Couple benefited from doctor’s knowledge
Some might say John and Carol Foreman are a match made in heaven. Through 30 years of marriage, they have been each other’s best company—whether traveling the world or pruning the backyard hedges. As Carol often says, “We are joined at the hip.”
When life threw the Foremans a curve shortly after their retirement, a compatibility of another kind guaranteed them many more good years together. Against the odds, Carol proved to be a viable kidney donor for John when he developed end-stage renal failure.
John has been living well with Carol’s donated kidney since the transplant operation at The Ohio State University Wexner Medical Center in January 2016. “Now I say we are joined at the kidney,” Carol jokes.
The experience caused the Foremans to take stock of what they would have lost had the transplant not been an option or not gone well.
They had seen the alternative. For four hours a day, three days a week, a dialysis machine pumped fluids out of John’s body, draining him of energy. Prior to the treatment, he had grown increasingly weak, becoming jaundiced and so frail that taking out the trash was beyond him.
Because Carol was willing and able to be John’s donor, he was only on dialysis for three and a half months. Most people wait years.
After a kidney transplant, anniversaries carry the risk of organ rejection. Seven percent of kidney transplants fail in the first year and 17 percent fail at three years, according to the National Kidney Foundation.
The Foremans have celebrated four healthy anniversaries by taking cruises with The Ohio State University Alumni Association. Their favorite trip was to Tahiti one year after the surgery. “We couldn’t do any of our traveling without the transplant,” says John, a 1975 alumnus.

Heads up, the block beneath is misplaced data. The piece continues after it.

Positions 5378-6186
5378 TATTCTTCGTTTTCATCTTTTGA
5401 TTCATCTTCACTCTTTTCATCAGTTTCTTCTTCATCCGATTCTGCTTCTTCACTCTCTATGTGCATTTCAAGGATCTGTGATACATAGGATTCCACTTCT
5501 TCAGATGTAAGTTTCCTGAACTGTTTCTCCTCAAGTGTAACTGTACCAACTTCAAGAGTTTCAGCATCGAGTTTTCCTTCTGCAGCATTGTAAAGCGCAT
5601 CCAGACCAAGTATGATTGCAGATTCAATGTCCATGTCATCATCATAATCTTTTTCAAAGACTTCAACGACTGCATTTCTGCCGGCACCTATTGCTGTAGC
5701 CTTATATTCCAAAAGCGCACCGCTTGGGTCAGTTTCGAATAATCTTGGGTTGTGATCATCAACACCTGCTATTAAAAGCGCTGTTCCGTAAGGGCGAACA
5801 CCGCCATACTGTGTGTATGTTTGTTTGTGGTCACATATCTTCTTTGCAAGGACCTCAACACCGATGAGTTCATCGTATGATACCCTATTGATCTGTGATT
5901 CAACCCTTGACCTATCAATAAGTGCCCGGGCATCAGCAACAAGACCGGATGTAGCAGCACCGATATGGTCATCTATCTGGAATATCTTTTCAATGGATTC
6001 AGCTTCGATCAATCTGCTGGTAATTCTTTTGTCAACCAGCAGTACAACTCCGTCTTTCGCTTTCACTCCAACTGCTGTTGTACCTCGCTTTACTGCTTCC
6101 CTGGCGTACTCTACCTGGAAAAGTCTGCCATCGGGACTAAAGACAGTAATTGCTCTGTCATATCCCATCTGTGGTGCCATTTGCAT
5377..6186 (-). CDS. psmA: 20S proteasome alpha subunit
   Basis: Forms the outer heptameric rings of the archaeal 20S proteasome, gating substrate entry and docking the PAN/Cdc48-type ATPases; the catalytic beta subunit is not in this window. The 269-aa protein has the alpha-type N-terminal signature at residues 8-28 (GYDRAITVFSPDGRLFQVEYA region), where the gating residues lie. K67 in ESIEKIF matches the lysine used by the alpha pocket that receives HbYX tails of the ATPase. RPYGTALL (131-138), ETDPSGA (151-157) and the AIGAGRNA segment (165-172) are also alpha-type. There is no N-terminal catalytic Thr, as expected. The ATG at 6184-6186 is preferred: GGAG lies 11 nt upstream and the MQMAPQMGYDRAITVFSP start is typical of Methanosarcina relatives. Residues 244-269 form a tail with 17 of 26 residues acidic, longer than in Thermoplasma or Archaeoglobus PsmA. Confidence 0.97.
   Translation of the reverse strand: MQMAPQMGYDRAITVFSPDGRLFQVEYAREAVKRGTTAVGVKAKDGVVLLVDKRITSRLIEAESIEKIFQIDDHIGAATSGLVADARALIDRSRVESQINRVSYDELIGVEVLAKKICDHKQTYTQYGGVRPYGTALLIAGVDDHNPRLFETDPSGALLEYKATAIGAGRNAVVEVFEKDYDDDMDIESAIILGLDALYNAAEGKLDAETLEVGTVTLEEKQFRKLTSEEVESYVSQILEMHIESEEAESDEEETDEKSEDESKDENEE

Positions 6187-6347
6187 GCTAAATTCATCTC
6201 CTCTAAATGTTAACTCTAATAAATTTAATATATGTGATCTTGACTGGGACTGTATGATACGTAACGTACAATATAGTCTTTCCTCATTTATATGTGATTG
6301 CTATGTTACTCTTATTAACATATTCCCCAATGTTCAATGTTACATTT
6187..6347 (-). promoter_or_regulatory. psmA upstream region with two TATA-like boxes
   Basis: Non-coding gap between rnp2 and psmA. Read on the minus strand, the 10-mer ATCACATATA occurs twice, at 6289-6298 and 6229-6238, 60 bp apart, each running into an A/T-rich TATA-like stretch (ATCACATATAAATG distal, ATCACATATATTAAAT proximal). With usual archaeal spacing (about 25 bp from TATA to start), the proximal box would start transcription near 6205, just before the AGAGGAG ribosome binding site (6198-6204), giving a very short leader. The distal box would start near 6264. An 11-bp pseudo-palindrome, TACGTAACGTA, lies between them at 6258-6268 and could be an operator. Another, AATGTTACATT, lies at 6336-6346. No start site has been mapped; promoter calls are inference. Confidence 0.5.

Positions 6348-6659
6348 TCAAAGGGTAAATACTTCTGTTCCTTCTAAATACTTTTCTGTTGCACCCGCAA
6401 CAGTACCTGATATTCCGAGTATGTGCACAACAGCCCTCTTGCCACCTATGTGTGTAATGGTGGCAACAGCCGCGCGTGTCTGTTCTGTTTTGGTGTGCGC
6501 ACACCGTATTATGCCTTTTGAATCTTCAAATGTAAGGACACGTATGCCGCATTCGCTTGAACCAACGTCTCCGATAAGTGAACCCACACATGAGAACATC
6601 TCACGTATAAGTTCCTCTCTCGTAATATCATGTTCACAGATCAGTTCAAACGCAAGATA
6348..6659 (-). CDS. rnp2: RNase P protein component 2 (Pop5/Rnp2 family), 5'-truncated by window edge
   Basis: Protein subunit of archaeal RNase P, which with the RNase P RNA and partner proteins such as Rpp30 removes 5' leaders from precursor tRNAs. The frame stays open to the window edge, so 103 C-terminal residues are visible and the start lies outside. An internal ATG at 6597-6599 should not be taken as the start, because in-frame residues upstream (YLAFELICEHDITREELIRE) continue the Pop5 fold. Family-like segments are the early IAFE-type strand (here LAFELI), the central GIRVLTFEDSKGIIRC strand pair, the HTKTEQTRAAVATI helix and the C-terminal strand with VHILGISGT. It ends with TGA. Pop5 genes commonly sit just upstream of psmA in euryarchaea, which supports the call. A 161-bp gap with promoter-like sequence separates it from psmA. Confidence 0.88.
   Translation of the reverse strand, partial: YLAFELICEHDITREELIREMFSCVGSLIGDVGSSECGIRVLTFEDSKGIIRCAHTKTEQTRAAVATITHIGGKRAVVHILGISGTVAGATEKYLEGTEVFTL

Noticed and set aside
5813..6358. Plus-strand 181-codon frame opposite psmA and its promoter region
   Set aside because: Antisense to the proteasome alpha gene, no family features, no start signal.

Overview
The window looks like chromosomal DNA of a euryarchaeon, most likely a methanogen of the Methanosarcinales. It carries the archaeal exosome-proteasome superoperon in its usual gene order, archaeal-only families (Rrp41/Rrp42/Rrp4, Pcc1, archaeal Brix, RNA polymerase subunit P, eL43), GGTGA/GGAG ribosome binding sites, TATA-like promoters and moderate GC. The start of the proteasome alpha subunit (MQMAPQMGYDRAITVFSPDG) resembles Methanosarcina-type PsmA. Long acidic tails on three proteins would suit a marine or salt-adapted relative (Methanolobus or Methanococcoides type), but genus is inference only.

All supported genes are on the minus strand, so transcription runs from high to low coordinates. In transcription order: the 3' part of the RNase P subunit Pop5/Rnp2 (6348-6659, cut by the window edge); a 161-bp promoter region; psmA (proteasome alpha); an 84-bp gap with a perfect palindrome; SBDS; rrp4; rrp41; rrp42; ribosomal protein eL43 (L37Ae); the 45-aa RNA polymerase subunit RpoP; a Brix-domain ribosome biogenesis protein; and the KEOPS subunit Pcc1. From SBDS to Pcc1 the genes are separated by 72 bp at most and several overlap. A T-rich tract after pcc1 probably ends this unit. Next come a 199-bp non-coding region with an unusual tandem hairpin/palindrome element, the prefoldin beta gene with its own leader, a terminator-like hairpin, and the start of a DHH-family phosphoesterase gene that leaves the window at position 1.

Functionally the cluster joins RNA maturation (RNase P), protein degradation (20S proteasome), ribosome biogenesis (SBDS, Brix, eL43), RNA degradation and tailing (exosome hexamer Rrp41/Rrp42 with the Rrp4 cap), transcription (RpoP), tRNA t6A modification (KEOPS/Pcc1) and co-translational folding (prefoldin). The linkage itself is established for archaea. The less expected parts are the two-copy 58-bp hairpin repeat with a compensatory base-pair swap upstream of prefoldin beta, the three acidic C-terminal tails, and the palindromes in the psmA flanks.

Extremely grateful, the Foremans directed a major gift to the research of surgeon-scientist Ginny Bumgardner, MD, PhD, who performed their transplant and handles John’s post-operative care. They chose to support Dr. Bumgardner’s study of post-transplant antibodies for its potential to improve transplanted organ rejection.
Specifically, Dr. Bumgardner and her team seek to determine if a novel cell therapy, which they discovered, will advance the prevention of immune-mediated kidney damage and kidney failure in patients who have undergone kidney transplants.
To make their gift, the Foremans designated a bequest that they had made to Ohio State in 1982 but had never designated to a fund. Being a bequest, it was not intended to generate payments until the Foremans' deaths. However, John and Carol rewrote the script when they paid off their bequest from 2016 to 2019 to ensure an immediate impact on kidney transplant research.
There have been significant scientific advancements in the 50 years since the Ohio State Wexner Medical Center performed its first kidney transplant in 1967. More than 6,900 kidney transplants have been performed in that time.
The Foremans see themselves as part of a lineage of donors who are continuing the forward progression.
“Over time, donors improved the system. I benefited from other donors who came before,” John says. “We want to make it easier for future (kidney) donors and recipients’ transplants to succeed.”
“This was personal for us,” Carol adds. “We want to provide a better life for others. If you could help somebody, why wouldn’t you?”